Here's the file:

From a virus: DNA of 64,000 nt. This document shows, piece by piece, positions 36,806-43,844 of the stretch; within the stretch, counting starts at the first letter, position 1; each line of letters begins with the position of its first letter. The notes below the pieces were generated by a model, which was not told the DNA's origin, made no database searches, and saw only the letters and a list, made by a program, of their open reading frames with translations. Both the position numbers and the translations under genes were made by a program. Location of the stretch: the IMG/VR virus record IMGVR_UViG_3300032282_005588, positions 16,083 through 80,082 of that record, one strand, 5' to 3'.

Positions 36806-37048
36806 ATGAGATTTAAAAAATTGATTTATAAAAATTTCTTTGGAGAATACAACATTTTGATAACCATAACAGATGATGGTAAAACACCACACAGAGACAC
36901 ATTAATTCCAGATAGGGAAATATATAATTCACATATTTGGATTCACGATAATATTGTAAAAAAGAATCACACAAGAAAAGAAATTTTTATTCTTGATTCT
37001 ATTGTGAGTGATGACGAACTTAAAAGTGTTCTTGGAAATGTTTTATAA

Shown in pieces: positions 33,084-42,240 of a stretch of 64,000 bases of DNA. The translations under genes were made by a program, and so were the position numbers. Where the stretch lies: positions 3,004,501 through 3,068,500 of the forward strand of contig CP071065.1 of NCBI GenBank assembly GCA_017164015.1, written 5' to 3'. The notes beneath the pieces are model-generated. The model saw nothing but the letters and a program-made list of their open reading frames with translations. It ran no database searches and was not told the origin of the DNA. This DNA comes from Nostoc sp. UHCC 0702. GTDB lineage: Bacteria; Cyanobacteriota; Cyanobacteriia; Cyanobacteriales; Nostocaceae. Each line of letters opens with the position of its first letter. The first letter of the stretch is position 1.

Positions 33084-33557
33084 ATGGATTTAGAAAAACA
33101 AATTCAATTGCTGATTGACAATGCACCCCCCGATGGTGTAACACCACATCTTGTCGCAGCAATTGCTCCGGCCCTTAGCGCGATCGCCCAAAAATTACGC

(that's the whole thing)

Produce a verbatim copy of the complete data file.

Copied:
From a virus: DNA of 64,000 nt. This document shows, piece by piece, positions 36,806-43,844 of the stretch; within the stretch, counting starts at the first letter, position 1; each line of letters begins with the position of its first letter. The notes below the pieces were generated by a model, which was not told the DNA's origin, made no database searches, and saw only the letters and a list, made by a program, of their open reading frames with translations. Both the position numbers and the translations under genes were made by a program. Location of the stretch: the IMG/VR virus record IMGVR_UViG_3300032282_005588, positions 16,083 through 80,082 of that record, one strand, 5' to 3'.

Positions 36806-37048
36806 ATGAGATTTAAAAAATTGATTTATAAAAATTTCTTTGGAGAATACAACATTTTGATAACCATAACAGATGATGGTAAAACACCACACAGAGACAC
36901 ATTAATTCCAGATAGGGAAATATATAATTCACATATTTGGATTCACGATAATATTGTAAAAAAGAATCACACAAGAAAAGAAATTTTTATTCTTGATTCT
37001 ATTGTGAGTGATGACGAACTTAAAAGTGTTCTTGGAAATGTTTTATAA

Shown in pieces: positions 33,084-42,240 of a stretch of 64,000 bases of DNA. The translations under genes were made by a program, and so were the position numbers. Where the stretch lies: positions 3,004,501 through 3,068,500 of the forward strand of contig CP071065.1 of NCBI GenBank assembly GCA_017164015.1, written 5' to 3'. The notes beneath the pieces are model-generated. The model saw nothing but the letters and a program-made list of their open reading frames with translations. It ran no database searches and was not told the origin of the DNA. This DNA comes from Nostoc sp. UHCC 0702. GTDB lineage: Bacteria; Cyanobacteriota; Cyanobacteriia; Cyanobacteriales; Nostocaceae. Each line of letters opens with the position of its first letter. The first letter of the stretch is position 1.

Positions 33084-33557
33084 ATGGATTTAGAAAAACA
33101 AATTCAATTGCTGATTGACAATGCACCCCCCGATGGTGTAACACCACATCTTGTCGCAGCAATTGCTCCGGCCCTTAGCGCGATCGCCCAAAAATTACGC